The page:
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Bill Belichick Press Conference - 9/17/2010

Patriots head coach Bill Belichick addresses the media during his press conference at Gillette Stadium on Friday, September 17, 2010. BB: We're winding down on our preparations here for the Jets.

Patriots head coach Bill Belichick addresses the media during his press conference at Gillette Stadium on Friday, September 17, 2010.

BB: We're winding down on our preparations here for the Jets. [It's our] first division game on the road this year. We always want to get off to a good start. The big division games, we always know how competitive they are [with] kind of the emotion and the rivalry there. I think it is a game that I'm sure both teams are looking forward to. There will be a lot of good players out there on the field on Sunday. I hope we go down there and play well. It's a tough place to play. It's always tough on the road.

Q: Do you have a big enough sample yet to tell how the new stadium, the winds and the currents will affect your passing game?

BB: There wasn't really a lot of wind a couple of weeks ago. There was a little bit, but not much. It doesn't look like it's going to be - the stadium is so high, it doesn't look like there is going to be a lot of wind. I think the wind currents or the patterns are usually a little bit different. The wind bounces off the top of the stadium and kind of goes the other way as the flags are blowing up on top. I doesn't look like it's a real...there's not much openness to it. It's pretty high.

Q: Not like Pittsburgh?

BB: No, no Pittsburgh is a lot more open than this stadium and some of the new ones. They're pretty high. From 12 years there, I can tell you that - well actually, 15 years there - it's always pretty windy in that area. Later in the year, I could see it being a little windier probably than what the forecast is for this week

Q: In the second game you guys played last year, how much did Darrelle Revis match up with Wes Welker? How much would that surprise you if that happened Sunday?

BB: Really, nothing would really surprise me. The Jets can handle things however they want to handle them. They have a number of good players. Whatever their strategy is, I'm sure it will be what they think is best to handle us. We'll see how that plays out. I don't know.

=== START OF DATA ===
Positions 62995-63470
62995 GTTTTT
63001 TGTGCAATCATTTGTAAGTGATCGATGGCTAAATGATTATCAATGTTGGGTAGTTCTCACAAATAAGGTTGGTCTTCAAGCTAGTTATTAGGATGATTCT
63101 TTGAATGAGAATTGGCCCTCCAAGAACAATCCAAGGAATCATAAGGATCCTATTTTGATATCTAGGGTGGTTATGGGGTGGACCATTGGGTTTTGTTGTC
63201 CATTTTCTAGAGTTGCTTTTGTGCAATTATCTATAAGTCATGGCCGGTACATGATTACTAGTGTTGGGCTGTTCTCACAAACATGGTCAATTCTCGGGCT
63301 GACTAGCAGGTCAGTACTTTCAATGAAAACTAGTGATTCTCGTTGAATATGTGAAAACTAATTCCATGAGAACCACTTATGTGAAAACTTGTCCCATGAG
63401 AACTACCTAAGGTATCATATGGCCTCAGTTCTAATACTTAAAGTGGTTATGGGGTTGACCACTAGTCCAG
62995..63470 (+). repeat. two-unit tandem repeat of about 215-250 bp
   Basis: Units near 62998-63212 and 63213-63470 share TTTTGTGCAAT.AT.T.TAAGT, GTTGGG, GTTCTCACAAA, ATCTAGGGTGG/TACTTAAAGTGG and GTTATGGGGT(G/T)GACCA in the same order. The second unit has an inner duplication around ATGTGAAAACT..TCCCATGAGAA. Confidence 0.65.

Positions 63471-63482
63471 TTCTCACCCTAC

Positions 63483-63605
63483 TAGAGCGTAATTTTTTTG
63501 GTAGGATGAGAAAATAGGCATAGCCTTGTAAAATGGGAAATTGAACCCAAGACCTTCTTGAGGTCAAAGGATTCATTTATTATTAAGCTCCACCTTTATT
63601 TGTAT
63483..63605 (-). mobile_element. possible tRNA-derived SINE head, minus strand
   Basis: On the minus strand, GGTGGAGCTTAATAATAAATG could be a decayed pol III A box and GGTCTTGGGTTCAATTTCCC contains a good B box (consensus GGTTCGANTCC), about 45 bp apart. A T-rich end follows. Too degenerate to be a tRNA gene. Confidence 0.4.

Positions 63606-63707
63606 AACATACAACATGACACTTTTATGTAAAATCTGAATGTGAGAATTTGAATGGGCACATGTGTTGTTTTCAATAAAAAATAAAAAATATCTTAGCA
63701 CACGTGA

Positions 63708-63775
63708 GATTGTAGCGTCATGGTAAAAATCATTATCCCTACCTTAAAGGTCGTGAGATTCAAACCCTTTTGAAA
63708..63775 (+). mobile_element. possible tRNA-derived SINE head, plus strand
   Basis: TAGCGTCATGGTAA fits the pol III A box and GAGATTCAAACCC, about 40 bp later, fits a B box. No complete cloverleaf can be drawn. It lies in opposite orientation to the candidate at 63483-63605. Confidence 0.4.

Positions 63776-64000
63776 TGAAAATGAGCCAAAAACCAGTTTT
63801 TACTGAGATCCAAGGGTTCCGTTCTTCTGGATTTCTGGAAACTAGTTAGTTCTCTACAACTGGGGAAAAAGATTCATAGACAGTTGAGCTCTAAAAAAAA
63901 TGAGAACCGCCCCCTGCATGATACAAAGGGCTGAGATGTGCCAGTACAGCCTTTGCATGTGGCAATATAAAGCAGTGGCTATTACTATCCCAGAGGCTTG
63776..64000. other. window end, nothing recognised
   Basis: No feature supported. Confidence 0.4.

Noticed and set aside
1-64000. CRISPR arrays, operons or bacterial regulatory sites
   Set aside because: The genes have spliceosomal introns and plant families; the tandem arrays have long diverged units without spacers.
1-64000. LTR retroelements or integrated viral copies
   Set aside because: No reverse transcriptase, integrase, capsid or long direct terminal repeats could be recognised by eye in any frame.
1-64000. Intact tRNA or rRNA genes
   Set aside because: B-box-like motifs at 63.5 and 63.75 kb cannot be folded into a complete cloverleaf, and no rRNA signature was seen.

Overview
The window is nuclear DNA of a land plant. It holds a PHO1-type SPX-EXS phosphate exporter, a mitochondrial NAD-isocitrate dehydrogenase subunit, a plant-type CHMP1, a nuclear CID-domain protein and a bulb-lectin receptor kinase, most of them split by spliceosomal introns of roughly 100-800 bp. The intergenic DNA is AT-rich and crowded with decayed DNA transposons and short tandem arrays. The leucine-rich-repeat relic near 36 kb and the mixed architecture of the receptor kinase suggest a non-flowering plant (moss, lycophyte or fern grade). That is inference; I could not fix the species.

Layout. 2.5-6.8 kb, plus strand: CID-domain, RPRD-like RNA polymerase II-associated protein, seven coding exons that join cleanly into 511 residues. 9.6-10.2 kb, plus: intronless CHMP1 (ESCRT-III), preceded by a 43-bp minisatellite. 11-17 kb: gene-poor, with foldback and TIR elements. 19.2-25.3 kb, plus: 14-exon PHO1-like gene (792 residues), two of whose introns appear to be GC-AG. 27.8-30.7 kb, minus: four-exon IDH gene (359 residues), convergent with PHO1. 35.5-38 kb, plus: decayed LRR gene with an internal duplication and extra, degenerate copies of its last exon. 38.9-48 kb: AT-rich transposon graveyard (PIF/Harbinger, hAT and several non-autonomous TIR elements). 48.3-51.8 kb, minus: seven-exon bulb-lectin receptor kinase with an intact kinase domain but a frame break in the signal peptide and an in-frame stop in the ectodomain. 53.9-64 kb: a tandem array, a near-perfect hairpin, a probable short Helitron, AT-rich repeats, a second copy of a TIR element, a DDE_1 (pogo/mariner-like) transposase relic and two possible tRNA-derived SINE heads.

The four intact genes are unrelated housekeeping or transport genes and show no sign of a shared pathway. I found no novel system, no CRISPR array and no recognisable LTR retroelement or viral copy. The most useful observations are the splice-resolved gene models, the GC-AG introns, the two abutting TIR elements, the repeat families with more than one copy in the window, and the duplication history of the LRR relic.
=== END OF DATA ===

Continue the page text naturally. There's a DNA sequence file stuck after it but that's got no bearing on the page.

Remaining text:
Q: Was Revis all on Moss that second game?

BB: Yeah, mostly.

Q: This team had trouble winning on the road last year. What makes it so difficult to win on the road?

BB: I just think the league is so competitive, there's such a fine line between winning and losing throughout the league. You see it every Sunday. That little advantage of being at home, having the crowd, the familiarity of the stadium, the turf, the situation, whatever it is, maybe that is a little bit of a home field advantage there. It doesn't take much in this league - a couple plays. A lot of games, that's what it comes down to.

Q: Last year we saw Gary Guyton play almost the entire game on the field but last game it seemed he had more of a specialized role on passing downs. Is that more suited to the kind of skills he has to be pass coverage more?

BB: No, I think we have a lot of confidence in Gary in every situation. I think that he'll play - he has played on all four downs and I think he will continue to play on all four downs. He's got good skills all the way around. He runs well. He's big. He's an instinctive player - smart guy. He has the capacity to do a number of different things. He's got some versatility. He can do a lot of different things for us.

Q: He lined up on the edge, which I don't remember seeing last year. Is that something he has kind of added to his game?

BB: He did that in college. He did some of that in college. Yeah, I think he has the flexibility to play, to some degree, inside and outside, in the guard bubble, out there in the tackle bubble, at the end of the line. He's a good coverage player, a good run player. He can handle the tight ends. [He's a] good open-field tackler. He has a good set of skills and he can do a lot of different things for us.

Q: You mentioned that you and Rex Ryan have different public styles. Why have you found your style works for you?